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Once the decision to proceed with the brain death determination has been made, three conditions must be present: coma, the absence of brainstem reflexes, and apnea.

Coma should be evaluated by ensuring a lack of responsiveness to noxious stimuli; no eye or motor reflex should be present in response to stimuli. Additionally, the cause of coma should be identified by neuroimaging, history, and physical examination or laboratory testing.

The following brainstem reflexes should be tested in the physical examination of a patient deemed for brain death evaluation. They all must be absent for a patient to be diagnosed as brain dead:

  • The pupillary reflex to light–must be fixed at a mid-position; usually, around 4 mm and must not respond to light.
  • Oculocephalic reflex – performed by rapidly turning the head.
  • Oculovestibular reflex (cold caloric test)–absence when the head is held at 30 degrees and cold water instilled in the ear canal.
  • Corneal reflex–stimulate with a swab.
  • Gag reflex–stimulate the posterior pharynx.
  • Cough reflex–stimulate with endotracheal suctioning.
  • The facial movement to noxious stimuli–apply noxious pressure to the supraorbital ridge, there should be no facial muscle responses.

Apnea testing is performed by the following procedure as recommended by the AAN:

  • Preoxygenate for at least 10 minutes with 100% fraction of inspired oxygen (FiO2) to a partial pressure of oxygen, arterial (PaO2) greater than 200 mmHg.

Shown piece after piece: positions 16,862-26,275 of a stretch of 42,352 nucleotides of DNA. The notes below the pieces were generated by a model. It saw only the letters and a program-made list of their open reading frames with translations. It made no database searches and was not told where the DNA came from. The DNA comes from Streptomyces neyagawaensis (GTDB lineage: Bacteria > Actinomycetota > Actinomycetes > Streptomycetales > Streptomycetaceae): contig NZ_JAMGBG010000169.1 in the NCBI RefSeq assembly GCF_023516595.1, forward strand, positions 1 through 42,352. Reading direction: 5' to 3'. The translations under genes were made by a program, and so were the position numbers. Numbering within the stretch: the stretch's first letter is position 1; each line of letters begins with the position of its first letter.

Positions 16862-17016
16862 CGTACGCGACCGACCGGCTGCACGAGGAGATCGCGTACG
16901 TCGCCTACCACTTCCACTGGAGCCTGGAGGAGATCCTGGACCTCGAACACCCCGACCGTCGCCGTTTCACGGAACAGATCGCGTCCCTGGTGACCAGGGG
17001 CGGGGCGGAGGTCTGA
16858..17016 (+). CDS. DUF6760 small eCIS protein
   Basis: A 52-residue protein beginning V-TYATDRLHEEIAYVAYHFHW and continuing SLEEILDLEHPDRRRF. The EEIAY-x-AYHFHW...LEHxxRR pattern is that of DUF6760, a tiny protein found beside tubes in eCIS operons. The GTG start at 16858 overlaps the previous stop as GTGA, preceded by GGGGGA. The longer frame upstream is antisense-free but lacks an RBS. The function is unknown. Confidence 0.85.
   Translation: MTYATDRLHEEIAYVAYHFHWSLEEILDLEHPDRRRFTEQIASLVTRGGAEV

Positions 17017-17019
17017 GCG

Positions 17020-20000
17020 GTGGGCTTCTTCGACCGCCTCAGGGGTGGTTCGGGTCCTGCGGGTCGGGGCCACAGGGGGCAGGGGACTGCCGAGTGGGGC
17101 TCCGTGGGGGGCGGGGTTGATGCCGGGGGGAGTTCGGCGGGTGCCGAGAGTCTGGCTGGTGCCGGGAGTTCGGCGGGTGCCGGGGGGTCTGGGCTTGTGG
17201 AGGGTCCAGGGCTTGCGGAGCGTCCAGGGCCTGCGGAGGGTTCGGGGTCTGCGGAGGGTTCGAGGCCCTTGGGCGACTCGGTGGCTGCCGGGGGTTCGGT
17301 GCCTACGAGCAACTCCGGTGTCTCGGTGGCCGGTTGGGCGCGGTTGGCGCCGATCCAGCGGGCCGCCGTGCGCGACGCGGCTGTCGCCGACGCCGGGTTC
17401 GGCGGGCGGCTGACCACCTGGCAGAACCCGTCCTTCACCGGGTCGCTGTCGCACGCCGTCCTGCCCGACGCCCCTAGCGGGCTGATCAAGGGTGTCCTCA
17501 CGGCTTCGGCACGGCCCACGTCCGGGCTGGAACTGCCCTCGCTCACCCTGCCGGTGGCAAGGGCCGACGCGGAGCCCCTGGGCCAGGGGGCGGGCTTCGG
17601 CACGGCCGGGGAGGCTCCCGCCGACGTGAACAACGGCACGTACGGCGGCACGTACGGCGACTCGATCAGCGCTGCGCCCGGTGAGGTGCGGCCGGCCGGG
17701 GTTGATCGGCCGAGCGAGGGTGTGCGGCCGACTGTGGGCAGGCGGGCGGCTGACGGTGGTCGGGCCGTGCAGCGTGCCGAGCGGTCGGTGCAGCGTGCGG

• Reduce ventilator frequency to 10 breaths per minute. Reduce positive end-expiratory pressure to 5 cm H2O.
  • If the peripheral capillary oxygen saturation (SPO2) remains greater than 95%, obtain baseline blood gas.
  • Disconnect the patient from the ventilator, preserve oxygenation with oxygen delivered through insufflation tubing given at 100% FiO2 at 6 L/min near the level of the carina through the endotracheal tube.
  • Look for respiratory movements for 8-10 minutes. If no respiratory drive is observed, repeat blood gas at approximately 8 minutes.
  • If no respiratory movements are observed, and partial pressure of carbon dioxide (PCO2) is greater than 60 mmHg, the apnea test result is positive.

If the above list is completed, and coma, the absence of brainstem reflexes and a positive apnea test are present, the diagnosis of brain death can be made. This procedure is validated and supported by several professional organizations.

Starr R, Tadi P, Pfleghaar N. Brain Death. [Updated 2020 Jul 8]. In: StatPearls [Internet]. Treasure Island (FL): StatPearls Publishing; 2020 Jan-.

Sometimes, 2 independent physicians are required to make the diagnosis, sometimes 1 physician suffices.

There are a few other conditions that have to be met to make the diagnosisibid.

  • body temperature > 36 Degree Celsius
  • systolic pressure > 100 mmHg (if it is lower, they raise it with vasoconstrictors)
  • negative drug screen
  • 5 times the half-life of neuromuscular blocking agents must have passed if they were administered